One of those nights on Lay Lake

Published 7:33 pm Wednesday, January 20, 2010

When I was assigned to Lay Lake, they explained it was not policy for someone to start in their home county, but they were going to ask me to work Shelby, Talladega and Coosa. So, there I was, tossed right into “Sweet Home Alabaster.”Since I was also going to work Lake Mitchell, I would be living in Chilton County. This meant that I would trailer my boat above Lay Dam. Of course, that was fine with me. I spent every chance I had on the river before I took the job. The only thing different now was I got paid for it! Now, that’s not entirely so.

It was a pretty Saturday night, and I had planned to work the upper part of the lake to Logan Martin Dam, so I trailered my boat to Wilsonville and launched at the steam plant. I knew it was dangerous, especially working alone and with “zero” communication. We were on the frequency with the forest fire towers (some days, if it was their day to work and it was nice and sunny—I’m not kidding). I was still young and loved the excitement.

I was up to Childersburg before I saw a boat; there was just not much boat traffic up there. They wondered what I was doing up there and couldn’t care less. About five miles farther, I stopped at the paper mill, trying to decide whether I should turn around and go back. Why would anyone be up here? It was almost midnight anyway.

Suddenly, I heard a boat coming in my direction, but I couldn’t see it. The river was narrow at this point. It was obvious he didn’t have lights, but could he see me? I decided that it would be a good idea to put more light on the subject, so I turned my blue light on and lit up the river. He didn’t slow a bit. Did he not see me?I pulled up close enough to touch him, but he didn’t look my way. I dropped back about two boat lengths and came alongside and gave him a pretty good spray, and he finally stopped. He was furious at me! I recognized him as a proverbial “thorn in the side” from way down the lake. What was he doing way up here?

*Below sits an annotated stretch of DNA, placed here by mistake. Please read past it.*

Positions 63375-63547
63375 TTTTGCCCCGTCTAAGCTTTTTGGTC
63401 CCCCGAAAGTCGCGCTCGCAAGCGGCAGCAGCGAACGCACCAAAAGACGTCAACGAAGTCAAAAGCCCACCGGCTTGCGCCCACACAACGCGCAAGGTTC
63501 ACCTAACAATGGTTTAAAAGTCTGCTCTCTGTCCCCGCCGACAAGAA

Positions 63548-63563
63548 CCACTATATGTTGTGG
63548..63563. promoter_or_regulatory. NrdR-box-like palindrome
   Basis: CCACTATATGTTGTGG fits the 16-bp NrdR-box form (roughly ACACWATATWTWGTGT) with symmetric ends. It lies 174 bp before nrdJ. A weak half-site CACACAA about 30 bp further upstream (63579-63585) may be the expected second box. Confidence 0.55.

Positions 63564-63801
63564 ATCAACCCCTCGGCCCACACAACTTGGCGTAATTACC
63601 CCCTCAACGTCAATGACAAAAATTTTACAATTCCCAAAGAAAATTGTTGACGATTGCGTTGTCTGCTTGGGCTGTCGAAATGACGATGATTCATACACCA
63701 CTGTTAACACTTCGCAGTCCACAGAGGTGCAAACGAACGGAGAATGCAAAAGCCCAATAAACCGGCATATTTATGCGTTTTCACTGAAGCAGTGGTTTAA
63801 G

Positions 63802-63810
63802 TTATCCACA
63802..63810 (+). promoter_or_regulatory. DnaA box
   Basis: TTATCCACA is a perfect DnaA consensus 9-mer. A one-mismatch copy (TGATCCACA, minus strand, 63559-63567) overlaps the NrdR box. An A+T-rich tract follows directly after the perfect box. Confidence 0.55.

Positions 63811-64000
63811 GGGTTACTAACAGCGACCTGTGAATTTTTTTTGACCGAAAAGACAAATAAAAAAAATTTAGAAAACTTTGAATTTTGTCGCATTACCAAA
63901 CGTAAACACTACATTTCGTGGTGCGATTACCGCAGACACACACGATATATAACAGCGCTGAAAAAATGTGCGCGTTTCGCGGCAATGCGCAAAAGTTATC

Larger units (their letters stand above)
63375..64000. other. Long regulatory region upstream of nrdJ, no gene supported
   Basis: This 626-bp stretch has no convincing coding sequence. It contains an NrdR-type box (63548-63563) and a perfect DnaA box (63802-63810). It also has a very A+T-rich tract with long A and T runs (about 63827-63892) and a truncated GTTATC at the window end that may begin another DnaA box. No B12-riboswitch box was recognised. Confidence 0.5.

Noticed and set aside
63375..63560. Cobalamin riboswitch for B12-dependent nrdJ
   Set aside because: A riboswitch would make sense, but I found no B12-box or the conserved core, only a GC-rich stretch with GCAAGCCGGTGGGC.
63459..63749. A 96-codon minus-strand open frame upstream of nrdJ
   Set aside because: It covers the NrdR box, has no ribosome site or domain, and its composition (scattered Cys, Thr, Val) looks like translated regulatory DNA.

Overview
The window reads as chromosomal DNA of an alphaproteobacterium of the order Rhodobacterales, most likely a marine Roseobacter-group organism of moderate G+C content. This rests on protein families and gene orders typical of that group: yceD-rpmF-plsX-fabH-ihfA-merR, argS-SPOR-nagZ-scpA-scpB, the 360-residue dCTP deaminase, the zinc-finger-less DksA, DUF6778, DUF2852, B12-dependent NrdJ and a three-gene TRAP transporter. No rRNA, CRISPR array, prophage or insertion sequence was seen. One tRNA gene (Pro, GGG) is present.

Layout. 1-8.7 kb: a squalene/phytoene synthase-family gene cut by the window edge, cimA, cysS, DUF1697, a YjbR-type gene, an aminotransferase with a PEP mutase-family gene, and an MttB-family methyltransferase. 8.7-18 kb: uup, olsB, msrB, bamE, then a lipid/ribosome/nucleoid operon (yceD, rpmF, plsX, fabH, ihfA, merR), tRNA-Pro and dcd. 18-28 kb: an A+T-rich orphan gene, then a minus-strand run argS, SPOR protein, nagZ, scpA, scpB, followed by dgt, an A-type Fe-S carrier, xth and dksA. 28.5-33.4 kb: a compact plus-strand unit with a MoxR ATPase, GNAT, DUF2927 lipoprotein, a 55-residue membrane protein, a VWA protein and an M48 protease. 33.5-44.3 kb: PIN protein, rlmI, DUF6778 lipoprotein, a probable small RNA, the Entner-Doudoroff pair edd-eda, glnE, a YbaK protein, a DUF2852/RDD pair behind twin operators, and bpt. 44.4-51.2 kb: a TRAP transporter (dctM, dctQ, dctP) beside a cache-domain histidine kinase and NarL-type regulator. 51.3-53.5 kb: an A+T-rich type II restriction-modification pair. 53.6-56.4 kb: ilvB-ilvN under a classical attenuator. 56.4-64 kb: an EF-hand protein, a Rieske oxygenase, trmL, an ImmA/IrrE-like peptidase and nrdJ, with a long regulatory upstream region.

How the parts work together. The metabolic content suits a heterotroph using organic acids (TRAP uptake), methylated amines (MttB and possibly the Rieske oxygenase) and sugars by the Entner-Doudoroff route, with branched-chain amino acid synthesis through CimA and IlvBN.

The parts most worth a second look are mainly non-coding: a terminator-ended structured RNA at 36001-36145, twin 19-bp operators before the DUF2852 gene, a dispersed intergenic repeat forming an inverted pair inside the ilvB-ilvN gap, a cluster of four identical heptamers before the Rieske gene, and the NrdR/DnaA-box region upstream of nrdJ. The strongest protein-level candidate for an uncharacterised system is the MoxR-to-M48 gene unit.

After a slight scuffle, I was able to get him on board. All I could hear were threats coming out of his filthy mouth. I couldn’t even keep my eyes on him.We weren’t permitted to carry handcuffs or even nightsticks. When we got to Wilsonville, he was still pretty drunk, and I had to get him up a bank to my car and finally to Shelby County Jail. Let me paint you the picture. This was the old days. The jailer, like in the movies, was watching TV or asleep. I filled out my charges, and as I turned to leave, the idiot said, “Now, I want to make a charge against him for police brutality!”For what? “Look at my pants—all wet!” He didn’t get the rest out because my huge friend, the jailer, yelled, “shut up” as he grabbed him with one hand and the other had a handful of those big heavy keys (please, Mr. Bad Guy, keep that mouth shut or he is going to feed you those keys). I could hear him bouncing off the jail bars as he escorted him to his cell.

The next morning, I was very concerned about the drunk and how he would look, so I made a trip up there. The new jailer on duty said, “Aw, he was just happy to see his bondsman.”